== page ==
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Virtues, Vices, and the New Technologies

September 15, 2017

Christians have always needed an interconnected set of virtues in order to pray well. Virtues refer to character traits, but character traits can be good or bad; we refer to these, respectively, as virtues and vices. . . . [O]ur new technologies tend to promote certain vices that hinder our ability to worship properly. What we need to do, therefore, is strive against these influences of contemporary culture by cultivating the virtues that promote godly prayer.

VanDrunen, David. God’s Glory Alone—The Majestic Heart of Christian Faith and Life: What the Reformers Taught…and Why It Still Matters (The Five Solas Series) (pp. 122-123). Zondervan. Kindle Edition.


Paul Helm on the Benedict Option

September 12, 2017

Helm critiques Dreher’s Benedict Option here. Worth a read.


The presence of two kingdoms is a fundamental teaching of Jesus, not a political re-positioning for tactical advantage. The Benedict Option does not recognize it as mandatory. In Christianity there is always the kingdom of God and of his Christ, and the kingdom of this world. In not recognizing this the BO was making a serious error.

Technology and the Regulative Principle

September 12, 2017

The new technologies’ emphases upon speed, efficiency, multitasking, multimedia presentation, and the like tend to make many characteristic features of Reformed worship—for example, pastoral prayers, the singing of psalms and hymns, sermons, the celebration of the Lord’s Supper, and gathering to do these things in simple, unadorned rooms—seem quaint and boring in comparison. The church has always struggled with the temptation to add things to worship beyond what God has ordained in Scripture, and the seductions are stronger than ever in an Internet age.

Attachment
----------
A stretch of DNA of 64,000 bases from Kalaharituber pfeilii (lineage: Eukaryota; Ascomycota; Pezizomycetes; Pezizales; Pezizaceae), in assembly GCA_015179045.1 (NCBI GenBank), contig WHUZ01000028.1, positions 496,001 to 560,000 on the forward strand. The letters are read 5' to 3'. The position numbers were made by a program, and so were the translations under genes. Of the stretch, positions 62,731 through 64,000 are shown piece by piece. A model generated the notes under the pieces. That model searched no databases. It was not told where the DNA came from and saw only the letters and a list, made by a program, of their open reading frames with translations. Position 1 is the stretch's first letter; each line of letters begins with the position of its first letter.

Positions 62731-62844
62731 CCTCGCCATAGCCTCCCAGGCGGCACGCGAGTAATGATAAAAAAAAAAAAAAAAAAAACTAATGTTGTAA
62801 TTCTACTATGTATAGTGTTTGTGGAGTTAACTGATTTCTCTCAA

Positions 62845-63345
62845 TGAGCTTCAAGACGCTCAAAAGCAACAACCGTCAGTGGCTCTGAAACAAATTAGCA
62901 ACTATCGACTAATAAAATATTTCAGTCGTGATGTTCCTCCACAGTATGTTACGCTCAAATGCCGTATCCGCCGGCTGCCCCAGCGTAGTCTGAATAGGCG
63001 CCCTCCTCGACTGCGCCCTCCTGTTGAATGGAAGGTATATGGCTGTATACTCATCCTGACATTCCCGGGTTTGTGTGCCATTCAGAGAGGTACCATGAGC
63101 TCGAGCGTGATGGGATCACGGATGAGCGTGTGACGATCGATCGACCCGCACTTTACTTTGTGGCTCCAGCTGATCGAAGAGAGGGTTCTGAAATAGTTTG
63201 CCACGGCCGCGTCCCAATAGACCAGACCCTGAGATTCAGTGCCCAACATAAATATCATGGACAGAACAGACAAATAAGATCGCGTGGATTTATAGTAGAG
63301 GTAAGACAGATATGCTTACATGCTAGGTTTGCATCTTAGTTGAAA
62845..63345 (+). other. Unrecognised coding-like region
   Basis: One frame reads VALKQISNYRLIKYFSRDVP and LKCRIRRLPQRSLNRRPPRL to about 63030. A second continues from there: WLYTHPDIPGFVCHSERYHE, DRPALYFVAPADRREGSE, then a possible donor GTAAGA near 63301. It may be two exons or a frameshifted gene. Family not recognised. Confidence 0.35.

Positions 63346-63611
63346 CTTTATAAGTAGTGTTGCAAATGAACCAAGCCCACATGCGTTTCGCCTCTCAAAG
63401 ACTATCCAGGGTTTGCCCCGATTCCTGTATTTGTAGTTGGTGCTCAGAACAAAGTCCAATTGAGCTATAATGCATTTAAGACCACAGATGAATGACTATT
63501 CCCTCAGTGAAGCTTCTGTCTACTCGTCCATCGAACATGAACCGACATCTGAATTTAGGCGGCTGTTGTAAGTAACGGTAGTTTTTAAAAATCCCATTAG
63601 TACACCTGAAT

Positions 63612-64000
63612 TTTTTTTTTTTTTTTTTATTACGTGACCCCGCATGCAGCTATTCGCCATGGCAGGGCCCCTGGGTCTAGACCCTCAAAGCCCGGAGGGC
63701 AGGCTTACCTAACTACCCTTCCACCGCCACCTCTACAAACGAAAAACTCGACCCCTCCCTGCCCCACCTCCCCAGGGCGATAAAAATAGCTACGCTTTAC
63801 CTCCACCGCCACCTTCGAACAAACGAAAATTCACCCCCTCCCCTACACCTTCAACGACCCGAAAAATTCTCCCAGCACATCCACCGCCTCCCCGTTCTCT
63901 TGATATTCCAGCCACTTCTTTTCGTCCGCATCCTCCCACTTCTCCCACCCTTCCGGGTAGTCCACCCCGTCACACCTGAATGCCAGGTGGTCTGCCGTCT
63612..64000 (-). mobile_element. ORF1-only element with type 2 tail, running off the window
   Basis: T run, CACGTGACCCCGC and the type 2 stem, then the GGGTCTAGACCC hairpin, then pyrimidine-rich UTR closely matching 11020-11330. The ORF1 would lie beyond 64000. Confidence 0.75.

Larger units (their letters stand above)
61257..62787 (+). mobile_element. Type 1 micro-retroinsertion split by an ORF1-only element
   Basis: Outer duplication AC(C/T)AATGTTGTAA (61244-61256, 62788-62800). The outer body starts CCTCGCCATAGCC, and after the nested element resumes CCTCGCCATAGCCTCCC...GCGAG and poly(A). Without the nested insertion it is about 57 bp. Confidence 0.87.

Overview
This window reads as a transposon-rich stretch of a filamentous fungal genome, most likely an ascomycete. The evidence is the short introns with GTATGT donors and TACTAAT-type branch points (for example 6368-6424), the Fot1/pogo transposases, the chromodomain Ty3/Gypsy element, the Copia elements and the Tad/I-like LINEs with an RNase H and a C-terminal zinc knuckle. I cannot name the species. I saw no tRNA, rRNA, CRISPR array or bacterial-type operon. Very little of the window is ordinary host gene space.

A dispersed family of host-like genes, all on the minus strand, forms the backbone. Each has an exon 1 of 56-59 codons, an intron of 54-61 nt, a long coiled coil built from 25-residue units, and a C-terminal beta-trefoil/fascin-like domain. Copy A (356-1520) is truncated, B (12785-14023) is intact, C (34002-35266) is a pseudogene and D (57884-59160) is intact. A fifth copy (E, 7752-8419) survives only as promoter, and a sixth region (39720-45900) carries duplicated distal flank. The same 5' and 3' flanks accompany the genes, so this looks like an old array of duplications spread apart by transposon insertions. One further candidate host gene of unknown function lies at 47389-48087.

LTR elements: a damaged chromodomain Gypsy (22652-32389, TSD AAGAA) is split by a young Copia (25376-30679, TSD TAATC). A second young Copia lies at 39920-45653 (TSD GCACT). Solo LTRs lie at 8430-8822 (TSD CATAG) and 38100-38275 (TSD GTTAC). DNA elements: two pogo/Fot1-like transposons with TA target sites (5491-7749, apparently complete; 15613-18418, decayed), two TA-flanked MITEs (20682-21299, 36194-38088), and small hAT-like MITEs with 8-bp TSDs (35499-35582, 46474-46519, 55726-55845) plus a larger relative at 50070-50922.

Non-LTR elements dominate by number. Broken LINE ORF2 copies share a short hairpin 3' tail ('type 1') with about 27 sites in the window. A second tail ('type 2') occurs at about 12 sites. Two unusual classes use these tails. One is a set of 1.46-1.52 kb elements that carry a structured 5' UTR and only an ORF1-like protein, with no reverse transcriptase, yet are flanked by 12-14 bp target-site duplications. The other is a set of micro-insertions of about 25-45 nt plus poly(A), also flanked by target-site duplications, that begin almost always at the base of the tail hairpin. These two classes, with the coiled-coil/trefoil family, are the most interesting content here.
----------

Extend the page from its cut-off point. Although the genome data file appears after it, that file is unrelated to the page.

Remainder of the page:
VanDrunen, David. God’s Glory Alone—The Majestic Heart of Christian Faith and Life: What the Reformers Taught…and Why It Still Matters (The Five Solas Series) (p. 115). Zondervan. Kindle Edition.

Barrick on God’s Self-Existence

September 11, 2017

God’s self-existence is fundamental to His being, and therefore to the gospel. Read Barrick’s discussion of divine self-existence here.

God’s self-existence makes Him the sole determiner of absolute truth — truth we can depend upon. God is someone we can trust completely. He is always there. Therefore, He will not leave us or forsake us the way others do. Since He alone is completely holy and righteous, He sets the standard for truth, for holiness, and for righteousness or justice. God is the only one who doesn’t fail, default on a promise, run out when trouble comes, lie, or die. He provides us with everything we look for in the character of someone we can rely on. And, that even extends to our great need to be completely forgiven.

Only in Minnesota

September 11, 2017

Frost flowers

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Dreher on the Medieval World

September 9, 2017

Medievals experienced the divine as far more present in their daily lives. As it has been for most people, Christian and otherwise, throughout history, religion was everywhere, and— this is crucial— as a matter not merely of belief but of experience. In the mind of medieval Christendom, the spirit world and the material world penetrated each other. The division between them was thin and porous. Another way to put this is that the medievals experienced everything in the world sacramentally.

Dreher, Rod. The Benedict Option: A Strategy for Christians in a Post-Christian Nation (p. 24). Penguin Publishing Group. Kindle Edition.

The Recovery of Musical Conservatism

September 8, 2017

Robert Reilly recounts a bit of recent musical history, including the contributions of Henryk Górecki, Arvo Pärt, and John Tavener.